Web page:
Bedlington Terrier

The Bedlington Terrier is a graceful medium-sized dog of good proportion. The head is well-rounded yet narrow, with a short skull and long jaw. On top of the head is a thick topknot which is lighter in shade than the rest of the coat. The almond-shaped eyes are set high on the head, and range in color from hazel to dark brown depending on coat color. The expression is one of courage and energy. The low-set triangular ears sport rounded tips and are three inches at their widest point. The nose features large, well-defined nostrils, while the jaws and muzzle are strong and well-tapered. The head is carried high on a muscular, tapered neck, leading to a deep-chested, muscular body. The hind legs are a bit longer than the front legs, slightly bent at the pasterns. The tail is thick at the base and tapers to a point that reaches to the hock. The coat texture is quite distinctive, not wiry, yet not soft, with a slight curl. Coat color can vary, and can include sandy, silver, blue, blue and tan, sandy and tan, and liver and tan.

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Fast Facts

Terrier
12 - 14 years
England
19th century
17 - 23 lb
17 - 23 lb
16.5"
15.5"
Bedlingtin Terrier, Bedlingten Terrier, or Bedlington Tarrier
Rothbury Terrier

Bedlington Terrier Photos

Bedlington Terrier Temperament

Bedlington Terriers are playful and affectionate, and are ideal for households with children....

They can also be kept in homes with smaller pets like cats if they are socialized with them from puppyhood. Bedlingtons are energetic without being yappy. Because these dogs are terriers bred to hunt small vermin, they should be kept on a leash or in a well-fenced yard to prevent them from running after rabbits and squirrels. They are loyal and quite friendly, even with strangers. The Bedlington Terrier makes a great indoor dog provided it gets a chance to exercise everyday. You may want to supervise your Bedlington when it is outdoors, as these dogs are voracious diggers.

Caring For a Bedlington Terrier

The Bedlington Terrier usually does not shed in the normal sense, since shed hairs tend to cling to the coat....

You will need to brush and comb the coat on a regular basis and take the dog for coat clipping every two months or so. Keep the ears clean and free from dirt and mites, and the nails trimmed. People with allergies often choose the Bedlington because of its hypo-allergenic coat qualities. Like most dogs, the Bedlington Terrier will need to be walked daily. When left alone for long periods or not given sufficient exercise, the Bedlington can become destructive out of boredom. Health problems in this breed include copper toxicosis, distichiasis and renal cortical hypoplasia.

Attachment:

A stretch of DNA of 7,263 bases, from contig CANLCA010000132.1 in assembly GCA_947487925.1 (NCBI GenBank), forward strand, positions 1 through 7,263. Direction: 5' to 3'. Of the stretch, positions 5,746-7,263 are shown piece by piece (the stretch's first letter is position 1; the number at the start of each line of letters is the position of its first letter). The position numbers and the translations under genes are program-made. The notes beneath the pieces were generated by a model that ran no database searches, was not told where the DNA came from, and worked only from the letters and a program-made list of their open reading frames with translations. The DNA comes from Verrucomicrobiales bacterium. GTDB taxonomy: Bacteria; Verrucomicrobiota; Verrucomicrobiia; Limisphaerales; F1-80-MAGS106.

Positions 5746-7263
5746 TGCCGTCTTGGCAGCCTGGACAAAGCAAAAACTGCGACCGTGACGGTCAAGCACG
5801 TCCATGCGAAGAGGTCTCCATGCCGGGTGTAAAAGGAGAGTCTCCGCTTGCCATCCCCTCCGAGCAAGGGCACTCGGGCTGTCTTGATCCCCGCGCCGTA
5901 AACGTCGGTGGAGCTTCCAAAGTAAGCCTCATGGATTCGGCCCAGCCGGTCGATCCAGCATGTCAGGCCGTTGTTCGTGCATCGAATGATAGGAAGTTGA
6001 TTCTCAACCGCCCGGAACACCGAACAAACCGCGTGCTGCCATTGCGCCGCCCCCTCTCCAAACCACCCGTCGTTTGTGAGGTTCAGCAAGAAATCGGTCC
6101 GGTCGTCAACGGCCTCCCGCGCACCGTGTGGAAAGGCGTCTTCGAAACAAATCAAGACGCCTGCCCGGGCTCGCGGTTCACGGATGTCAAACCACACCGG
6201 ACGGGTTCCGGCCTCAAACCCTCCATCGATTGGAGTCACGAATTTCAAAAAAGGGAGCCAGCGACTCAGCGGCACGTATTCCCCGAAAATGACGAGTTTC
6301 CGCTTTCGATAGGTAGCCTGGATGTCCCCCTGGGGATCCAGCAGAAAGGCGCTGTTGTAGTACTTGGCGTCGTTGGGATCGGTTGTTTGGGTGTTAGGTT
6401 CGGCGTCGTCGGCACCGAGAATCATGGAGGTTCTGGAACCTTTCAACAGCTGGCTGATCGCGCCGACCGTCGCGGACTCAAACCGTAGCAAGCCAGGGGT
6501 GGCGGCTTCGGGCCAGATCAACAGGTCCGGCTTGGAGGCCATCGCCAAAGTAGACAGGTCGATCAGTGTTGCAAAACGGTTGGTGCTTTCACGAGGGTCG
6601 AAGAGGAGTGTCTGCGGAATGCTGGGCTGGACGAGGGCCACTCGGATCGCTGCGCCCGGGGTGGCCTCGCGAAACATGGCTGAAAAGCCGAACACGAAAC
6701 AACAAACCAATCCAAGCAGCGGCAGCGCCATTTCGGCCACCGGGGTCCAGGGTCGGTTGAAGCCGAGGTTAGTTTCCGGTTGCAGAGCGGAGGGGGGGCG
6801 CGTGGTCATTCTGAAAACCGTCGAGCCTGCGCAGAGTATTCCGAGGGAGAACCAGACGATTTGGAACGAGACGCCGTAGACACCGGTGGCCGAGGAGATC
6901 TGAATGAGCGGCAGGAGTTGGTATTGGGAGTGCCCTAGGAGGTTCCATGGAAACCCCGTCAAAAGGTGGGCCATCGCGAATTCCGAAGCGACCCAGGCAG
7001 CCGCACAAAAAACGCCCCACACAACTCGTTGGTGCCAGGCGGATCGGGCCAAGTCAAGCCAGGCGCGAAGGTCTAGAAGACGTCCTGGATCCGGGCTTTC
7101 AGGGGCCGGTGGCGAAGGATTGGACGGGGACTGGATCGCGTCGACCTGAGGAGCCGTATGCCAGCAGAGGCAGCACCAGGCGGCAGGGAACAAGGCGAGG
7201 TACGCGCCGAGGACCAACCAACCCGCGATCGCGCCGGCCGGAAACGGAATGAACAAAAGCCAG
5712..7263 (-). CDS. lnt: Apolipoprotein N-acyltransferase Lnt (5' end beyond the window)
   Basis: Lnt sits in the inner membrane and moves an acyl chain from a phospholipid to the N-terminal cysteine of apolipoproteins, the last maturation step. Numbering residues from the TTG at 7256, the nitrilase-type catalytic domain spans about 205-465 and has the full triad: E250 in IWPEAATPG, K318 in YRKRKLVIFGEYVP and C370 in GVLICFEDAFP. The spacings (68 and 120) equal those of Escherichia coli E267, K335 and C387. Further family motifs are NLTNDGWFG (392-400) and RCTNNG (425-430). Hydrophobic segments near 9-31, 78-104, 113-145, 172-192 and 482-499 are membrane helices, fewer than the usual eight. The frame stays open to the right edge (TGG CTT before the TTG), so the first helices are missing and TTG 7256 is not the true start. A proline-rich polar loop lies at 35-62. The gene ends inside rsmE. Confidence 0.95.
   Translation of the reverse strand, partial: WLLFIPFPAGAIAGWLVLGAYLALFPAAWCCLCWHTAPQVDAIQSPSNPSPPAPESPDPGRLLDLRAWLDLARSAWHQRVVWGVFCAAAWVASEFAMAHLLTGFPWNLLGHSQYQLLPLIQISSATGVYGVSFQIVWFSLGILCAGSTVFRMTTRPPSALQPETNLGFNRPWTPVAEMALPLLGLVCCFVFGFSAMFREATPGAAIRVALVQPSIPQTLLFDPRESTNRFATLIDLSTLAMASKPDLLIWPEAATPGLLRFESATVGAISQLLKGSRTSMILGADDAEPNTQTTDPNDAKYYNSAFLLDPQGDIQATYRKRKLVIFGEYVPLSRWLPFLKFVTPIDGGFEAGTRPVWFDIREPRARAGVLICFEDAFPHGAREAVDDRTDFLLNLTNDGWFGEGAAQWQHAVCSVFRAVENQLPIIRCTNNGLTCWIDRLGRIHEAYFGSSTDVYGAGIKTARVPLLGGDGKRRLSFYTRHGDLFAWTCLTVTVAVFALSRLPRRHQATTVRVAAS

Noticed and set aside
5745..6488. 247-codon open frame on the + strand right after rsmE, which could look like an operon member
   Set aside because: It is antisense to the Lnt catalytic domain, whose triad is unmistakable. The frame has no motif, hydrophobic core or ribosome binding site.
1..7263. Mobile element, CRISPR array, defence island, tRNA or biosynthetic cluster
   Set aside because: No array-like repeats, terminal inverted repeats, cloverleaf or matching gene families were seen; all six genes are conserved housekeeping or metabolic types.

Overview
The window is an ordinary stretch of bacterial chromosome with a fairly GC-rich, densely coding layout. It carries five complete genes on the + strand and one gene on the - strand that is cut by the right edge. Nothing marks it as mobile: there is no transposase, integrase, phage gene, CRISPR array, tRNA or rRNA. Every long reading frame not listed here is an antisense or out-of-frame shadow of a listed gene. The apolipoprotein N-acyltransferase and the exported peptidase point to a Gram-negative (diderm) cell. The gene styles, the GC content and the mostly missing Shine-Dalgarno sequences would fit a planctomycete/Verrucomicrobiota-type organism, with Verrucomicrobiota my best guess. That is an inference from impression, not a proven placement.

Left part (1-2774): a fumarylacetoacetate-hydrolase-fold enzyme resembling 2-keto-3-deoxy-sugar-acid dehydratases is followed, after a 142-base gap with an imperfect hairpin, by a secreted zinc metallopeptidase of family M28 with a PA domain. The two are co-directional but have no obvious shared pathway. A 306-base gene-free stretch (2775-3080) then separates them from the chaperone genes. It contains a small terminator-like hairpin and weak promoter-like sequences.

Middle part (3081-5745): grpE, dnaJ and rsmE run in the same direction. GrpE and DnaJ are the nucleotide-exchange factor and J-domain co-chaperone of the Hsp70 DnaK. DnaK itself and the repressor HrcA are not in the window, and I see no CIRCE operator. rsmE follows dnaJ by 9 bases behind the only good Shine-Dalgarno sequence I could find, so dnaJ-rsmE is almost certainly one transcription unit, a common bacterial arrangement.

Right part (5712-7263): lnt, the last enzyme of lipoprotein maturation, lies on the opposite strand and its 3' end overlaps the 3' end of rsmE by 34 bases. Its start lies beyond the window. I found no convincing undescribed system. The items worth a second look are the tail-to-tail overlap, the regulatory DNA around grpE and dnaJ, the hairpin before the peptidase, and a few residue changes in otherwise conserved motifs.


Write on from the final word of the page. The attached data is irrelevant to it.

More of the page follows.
Bedlington Terrier History

A Brief History of the Bedlington Terrier

Also known as the Rothbury Terrier, the Bedlington is believed by some to have been originally bred by the gypsy people of the Rothbury Forest in England....

Most sources, however, are content to say the Bedlington’s ancient origins are a mystery, and credit a man named Joseph Ainsley of Bedlington, England with breeding the first true Bedlington Terrier in 1825. Starting at that time, the dog found instant popularity as a skilled ratter and hunter of small game. In this capacity, the dog is greatly aided by its incredible speed, which some point to as evidence that the Whippet might be one of its ancestors. In 1877, the National Bedlington Terrier Club was formed in England. Since then, the breed has been recognized by many canine organizations, including the American Kennel Club in 1886. Today, the Bedlington Terrier can be seen in the field, the show ring and in the family room, although the breed’s extensive grooming needs tend to scare away all but the most attentive of owners.